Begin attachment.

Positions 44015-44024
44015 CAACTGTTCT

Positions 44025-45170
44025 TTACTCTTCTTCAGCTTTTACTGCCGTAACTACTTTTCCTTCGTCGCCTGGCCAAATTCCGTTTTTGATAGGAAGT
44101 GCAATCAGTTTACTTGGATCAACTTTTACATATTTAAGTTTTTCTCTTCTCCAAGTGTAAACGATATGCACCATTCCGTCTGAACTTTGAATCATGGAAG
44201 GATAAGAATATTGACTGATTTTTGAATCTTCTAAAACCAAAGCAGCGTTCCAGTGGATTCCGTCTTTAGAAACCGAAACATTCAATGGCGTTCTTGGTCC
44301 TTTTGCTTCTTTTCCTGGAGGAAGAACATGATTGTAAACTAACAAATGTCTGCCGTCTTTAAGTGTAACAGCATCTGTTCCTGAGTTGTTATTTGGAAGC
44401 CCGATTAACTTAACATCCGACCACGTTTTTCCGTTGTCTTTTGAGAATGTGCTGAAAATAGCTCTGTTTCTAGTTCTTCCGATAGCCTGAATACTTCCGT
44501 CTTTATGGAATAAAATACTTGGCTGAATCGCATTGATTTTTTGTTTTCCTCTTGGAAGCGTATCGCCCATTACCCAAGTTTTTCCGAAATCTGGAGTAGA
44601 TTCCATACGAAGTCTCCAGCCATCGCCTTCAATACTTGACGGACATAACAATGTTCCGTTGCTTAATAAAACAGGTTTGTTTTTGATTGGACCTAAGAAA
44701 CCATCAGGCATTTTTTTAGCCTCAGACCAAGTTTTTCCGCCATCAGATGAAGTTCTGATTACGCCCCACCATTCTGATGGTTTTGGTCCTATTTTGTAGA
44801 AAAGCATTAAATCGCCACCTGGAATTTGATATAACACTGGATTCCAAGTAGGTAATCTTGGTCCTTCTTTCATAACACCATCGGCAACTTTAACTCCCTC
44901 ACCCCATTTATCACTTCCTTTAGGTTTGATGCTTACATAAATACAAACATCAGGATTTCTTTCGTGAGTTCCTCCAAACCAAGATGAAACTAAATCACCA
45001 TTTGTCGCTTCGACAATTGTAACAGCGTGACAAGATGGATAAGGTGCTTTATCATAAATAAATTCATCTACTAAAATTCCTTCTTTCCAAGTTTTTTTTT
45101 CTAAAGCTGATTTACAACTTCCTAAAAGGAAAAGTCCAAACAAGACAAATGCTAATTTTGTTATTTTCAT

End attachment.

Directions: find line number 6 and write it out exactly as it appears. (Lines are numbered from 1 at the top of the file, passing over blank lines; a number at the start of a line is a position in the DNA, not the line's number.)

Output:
44201 GATAAGAATATTGACTGATTTTTGAATCTTCTAAAACCAAAGCAGCGTTCCAGTGGATTCCGTCTTTAGAAACCGAAACATTCAATGGCGTTCTTGGTCC